Are you content with marketing or like your marketing with content?
Like most things in life, there are at least two sides to every story – whether it’s the forthcoming EU General Data Protection Regulation that threatens to obliterate the freedom of marketers to track behaviour of consumers or the ethics of sponsoring education content in the classroom.
You can be sure that whenever you get two marketers in the room, you’ll have at least three points of view.
So when it comes to ‘content marketing’… well, you can bet there’s as many views on the subject as there are glasses in Specsavers.
So it was with some trepidation that I agreed to chair the discussion on the topic as I was seriously concerned whether we’d still be trapped in the building long after the security guard on reception had gone home.
But I shouldn’t have worried.
On my left sat Scott Stevens, Head of Marketing at BNY Mellon, who cut a dashing figure with his athletic build and square cut-jaw more reminiscent of another hero of mine – Buzz Lightyear.
To my right sat Christian Gladwell, dapperly dressed in a laid back way and it turns out he’s the cousin of Malcolm Gladwell, and yes, another hero of mine!
Christian had just become the CEO of Naked, which sounds like a trendy health food cereal but in fact is the hottest digital agency in town. Well, that’s what it said on his LinkedIn profile so it must be true.
My brief from Rob Ettridge, who chairs the PRCA Council, was to deliver a stimulating debate with our ‘Titans of Marketing’ on what is ‘content marketing’, who owns it, and actually what’s all the fuss about?
There are of course loads of definitions about what is ‘content marketing’ but there’s no consensus on the subject, so all views are as valid as each other.
It’s one reason why the PRCA set up a special taskforce and why we’re working with YouGov on a new survey to see just how much – or little – clients and the industry understand and agree on this stuff.
There was lots of great insight from Scott who controls the purse strings to just about anything and everything that can be called ‘marketing’ at BNY Mellon.
As for ‘content marketing’ Scott said it was “vastly oversold by agencies that constantly call me up.”
Scott then went on to explain how from an organisational perspective it was useful to ring fence different aspects of the marketing mix, including ‘content marketing’.
Scott didn’t have time for the point of view that ‘content marketing’ was somehow being like a librarian and curating bits of valuable marketing output. Instead, ‘content marketing’ was best integrated into the overall marketing strategy and was about owning media rather than renting it.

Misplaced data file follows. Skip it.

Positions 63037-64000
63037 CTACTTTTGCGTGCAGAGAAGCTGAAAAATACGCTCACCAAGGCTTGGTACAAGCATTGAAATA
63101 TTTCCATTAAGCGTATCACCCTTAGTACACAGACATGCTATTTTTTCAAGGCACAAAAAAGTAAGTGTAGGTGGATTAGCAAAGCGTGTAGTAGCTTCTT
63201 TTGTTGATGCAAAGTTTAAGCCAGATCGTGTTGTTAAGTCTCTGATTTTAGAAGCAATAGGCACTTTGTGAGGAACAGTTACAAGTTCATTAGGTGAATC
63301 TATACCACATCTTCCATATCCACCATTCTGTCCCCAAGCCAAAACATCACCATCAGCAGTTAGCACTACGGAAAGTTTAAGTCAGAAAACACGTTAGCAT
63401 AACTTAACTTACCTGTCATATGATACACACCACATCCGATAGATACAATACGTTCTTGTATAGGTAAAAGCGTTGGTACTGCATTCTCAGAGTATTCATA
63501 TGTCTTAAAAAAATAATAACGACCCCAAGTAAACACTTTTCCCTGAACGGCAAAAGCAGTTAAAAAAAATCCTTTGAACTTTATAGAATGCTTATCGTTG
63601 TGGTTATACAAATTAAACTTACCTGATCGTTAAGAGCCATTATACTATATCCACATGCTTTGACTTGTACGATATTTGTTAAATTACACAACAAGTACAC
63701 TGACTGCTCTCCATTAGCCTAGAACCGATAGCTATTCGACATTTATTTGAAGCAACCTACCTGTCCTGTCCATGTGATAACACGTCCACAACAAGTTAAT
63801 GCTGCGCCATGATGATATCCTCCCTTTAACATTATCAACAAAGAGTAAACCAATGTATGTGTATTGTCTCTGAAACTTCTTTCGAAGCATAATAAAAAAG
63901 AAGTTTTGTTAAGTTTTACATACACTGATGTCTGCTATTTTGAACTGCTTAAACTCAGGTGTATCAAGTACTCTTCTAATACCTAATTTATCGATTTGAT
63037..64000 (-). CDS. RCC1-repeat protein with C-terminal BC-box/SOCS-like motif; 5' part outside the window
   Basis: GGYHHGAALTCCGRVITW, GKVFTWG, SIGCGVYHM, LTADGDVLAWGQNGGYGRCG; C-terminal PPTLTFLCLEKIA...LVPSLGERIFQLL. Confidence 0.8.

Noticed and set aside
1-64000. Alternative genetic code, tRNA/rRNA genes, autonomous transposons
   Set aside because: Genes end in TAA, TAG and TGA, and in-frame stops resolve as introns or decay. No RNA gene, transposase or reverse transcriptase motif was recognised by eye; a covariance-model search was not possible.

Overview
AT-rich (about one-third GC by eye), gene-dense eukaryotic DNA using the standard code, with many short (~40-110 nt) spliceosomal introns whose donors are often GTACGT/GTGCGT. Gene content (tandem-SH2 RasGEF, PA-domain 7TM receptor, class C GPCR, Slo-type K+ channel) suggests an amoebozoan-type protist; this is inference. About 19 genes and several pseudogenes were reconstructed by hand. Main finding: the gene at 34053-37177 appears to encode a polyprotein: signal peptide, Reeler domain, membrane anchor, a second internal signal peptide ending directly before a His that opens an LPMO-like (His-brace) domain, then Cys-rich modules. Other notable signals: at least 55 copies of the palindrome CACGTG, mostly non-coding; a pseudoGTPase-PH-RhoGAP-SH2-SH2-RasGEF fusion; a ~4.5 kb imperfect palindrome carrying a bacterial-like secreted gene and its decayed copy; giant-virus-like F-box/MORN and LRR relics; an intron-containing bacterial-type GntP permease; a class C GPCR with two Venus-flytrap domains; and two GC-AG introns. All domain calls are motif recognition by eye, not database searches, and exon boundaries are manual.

In fact, Scott told us about a mini experiment he was in the midst of conducting that measured the ROI of wholesale advertising and ‘content marketing’.
“A big challenge is do customers remember who that content is from?” asked Scott and he proudly told us how successful the investment bank was in having higher than average click through rates on the advertising of its products with fancy graphics and other whizzy things.
The discussion quickly moved to exploring the view that ‘content marketing’ was the art of communicating with desired audiences and customer segments without actually selling to them.
“Anyone watch Eastenders?” asked Christian. Oops…maybe there was something better on the telly than being stuck here discussing ‘content marketing’?
A few hands popped up and I wondered whether Christian was going to describe some sort of initiation ceremony marketers had to go through with Dot Cotton or something before they got their ‘content marketing’ stripes.
“P&G funded the first ever soap opera and they never gave a second thought as to whether this was ‘content marketing’ or not. It’s simply marketing. Let’s cut the jargon!” he exclaimed.
Phew. Initiation test over.
There then followed a discussion around objectives that marketers try to achieve through marketing, particularly as consumers “are exposed to over 5,000 brand messages a day,” explained Christian.
“We’ve got to get better at filtering content and help people filter content. That’s what Google have done.”
Christian was also dismissive of the idea that audiences and consumers were hungry for more branded content.
The experiences of brands like Red Bull parachuting a bloke on the edge of space was a bit of a one off and could be explained with the help of a slide rule and millions of sales of the caffeine-fuelled red stuff.
Coming back down to earth with a bump, we closed the debate thinking about how organisations can get better at connecting with customers and clients they want to serve without boring the pants off them.
And then there was a flash of inspiration – “Think. Feel. Act.” – announced Christian.
Without knowing it, he’d just created the PRCA’s new ‘content marketing’ campaign.